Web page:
BETTER THAN THE BOOK: David Fincher's American remake of The Girl with the Dragon Tattoo manages to improve on the book and the Swedish film. PHOTO BY ANDERS LINDÉN. © 2011 COLUMBIA TRISTAR. ALL RIGHTS RESERVED.

The Girl with the Dragon Tattoo

Directed by David Fincher

David Fincher's film of The Girl with the Dragon Tattoo should please fans of Stieg Larsson's Millen­nium Trilogy. Fincher and his screenwriter, Steven Zaillian, remain faithful to the complicated plot of the trilogy's first book, and they reproduce most of its many characters. In truth they improve vastly on their source material.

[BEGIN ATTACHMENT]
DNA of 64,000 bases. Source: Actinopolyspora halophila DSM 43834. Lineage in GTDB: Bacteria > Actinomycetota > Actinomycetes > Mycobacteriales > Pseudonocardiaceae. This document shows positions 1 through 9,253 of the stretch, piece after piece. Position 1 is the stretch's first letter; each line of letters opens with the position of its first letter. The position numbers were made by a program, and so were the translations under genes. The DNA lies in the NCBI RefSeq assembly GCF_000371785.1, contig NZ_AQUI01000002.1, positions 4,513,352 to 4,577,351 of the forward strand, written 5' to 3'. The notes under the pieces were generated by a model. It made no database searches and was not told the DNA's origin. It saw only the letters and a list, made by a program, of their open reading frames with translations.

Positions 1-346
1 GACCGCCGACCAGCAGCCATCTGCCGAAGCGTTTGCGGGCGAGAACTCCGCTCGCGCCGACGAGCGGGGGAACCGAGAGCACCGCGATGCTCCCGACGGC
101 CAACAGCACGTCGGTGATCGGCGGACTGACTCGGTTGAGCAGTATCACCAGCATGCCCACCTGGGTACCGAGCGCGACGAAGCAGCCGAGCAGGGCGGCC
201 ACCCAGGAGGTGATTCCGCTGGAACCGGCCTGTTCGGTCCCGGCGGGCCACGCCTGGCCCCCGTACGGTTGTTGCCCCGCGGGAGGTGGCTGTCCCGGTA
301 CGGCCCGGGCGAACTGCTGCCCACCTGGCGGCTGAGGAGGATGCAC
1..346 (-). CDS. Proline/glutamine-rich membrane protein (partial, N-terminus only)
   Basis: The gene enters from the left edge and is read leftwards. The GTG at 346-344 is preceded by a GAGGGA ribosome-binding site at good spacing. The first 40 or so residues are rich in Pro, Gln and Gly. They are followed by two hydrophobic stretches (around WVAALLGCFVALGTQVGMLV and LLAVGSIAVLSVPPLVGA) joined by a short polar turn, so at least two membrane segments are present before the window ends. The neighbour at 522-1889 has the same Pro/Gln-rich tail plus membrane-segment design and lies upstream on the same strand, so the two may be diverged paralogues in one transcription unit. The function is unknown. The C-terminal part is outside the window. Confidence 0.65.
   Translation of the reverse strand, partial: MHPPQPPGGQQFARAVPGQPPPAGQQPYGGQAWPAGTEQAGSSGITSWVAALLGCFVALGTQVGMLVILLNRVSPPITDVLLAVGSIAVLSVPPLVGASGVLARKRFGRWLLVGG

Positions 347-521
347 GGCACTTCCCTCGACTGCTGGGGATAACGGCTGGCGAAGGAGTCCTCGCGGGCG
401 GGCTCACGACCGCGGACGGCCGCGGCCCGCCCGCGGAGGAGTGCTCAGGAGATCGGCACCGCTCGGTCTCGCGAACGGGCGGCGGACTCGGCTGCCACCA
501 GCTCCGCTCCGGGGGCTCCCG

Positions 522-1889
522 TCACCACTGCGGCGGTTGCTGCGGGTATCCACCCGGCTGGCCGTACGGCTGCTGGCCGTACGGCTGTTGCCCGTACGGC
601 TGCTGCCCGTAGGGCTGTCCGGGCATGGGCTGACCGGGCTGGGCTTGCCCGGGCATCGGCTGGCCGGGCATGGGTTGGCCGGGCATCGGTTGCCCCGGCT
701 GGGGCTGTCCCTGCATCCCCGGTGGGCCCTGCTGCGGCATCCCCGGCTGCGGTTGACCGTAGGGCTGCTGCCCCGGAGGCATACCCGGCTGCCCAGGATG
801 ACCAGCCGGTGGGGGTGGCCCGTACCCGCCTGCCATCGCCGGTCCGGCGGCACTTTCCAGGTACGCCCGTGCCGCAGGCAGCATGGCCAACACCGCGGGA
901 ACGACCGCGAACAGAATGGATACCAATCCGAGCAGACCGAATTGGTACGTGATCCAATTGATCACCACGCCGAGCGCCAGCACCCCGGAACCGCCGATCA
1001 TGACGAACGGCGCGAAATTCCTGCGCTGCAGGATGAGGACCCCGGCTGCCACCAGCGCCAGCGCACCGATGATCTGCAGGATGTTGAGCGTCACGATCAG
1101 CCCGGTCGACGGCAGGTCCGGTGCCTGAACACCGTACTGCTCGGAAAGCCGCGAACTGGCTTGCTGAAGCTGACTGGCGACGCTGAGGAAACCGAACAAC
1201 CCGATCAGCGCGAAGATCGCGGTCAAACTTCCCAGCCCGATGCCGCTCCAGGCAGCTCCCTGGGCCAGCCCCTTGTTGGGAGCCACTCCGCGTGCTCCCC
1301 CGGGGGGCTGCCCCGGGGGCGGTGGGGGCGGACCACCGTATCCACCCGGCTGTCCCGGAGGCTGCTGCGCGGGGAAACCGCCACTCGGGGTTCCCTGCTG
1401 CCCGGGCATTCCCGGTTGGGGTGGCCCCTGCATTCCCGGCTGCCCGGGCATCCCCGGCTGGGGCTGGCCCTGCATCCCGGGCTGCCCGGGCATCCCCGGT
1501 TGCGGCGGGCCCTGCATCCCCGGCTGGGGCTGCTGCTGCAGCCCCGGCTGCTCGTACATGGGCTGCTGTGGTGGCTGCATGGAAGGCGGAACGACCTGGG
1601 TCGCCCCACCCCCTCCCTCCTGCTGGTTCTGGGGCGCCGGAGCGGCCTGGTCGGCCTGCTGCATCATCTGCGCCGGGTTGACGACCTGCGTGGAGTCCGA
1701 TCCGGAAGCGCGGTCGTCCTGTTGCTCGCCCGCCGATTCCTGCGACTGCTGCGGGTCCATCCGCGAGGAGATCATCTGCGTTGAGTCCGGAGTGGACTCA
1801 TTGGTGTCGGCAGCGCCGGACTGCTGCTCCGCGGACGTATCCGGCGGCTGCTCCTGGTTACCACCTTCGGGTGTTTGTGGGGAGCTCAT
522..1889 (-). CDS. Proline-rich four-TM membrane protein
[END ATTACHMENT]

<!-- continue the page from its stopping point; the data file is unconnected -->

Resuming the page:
Larsson's story chronicles the alliance of a disgraced Stockholm editor named Mikael Blomkvist and an antisocial young hacker named Lisbeth Salander, who set out to solve the decades-old disappearance of a young heiress and to track down a misogynistic serial killer. The book is in­geniously plotted, but it has the chilly purposefulness of a certain brand of modern detective fiction, and it lingers distastefully on the particulars of murder and rape. (The second and third installments provide the narrative cleverness and the escalating suspense without the clinical violence.)

 

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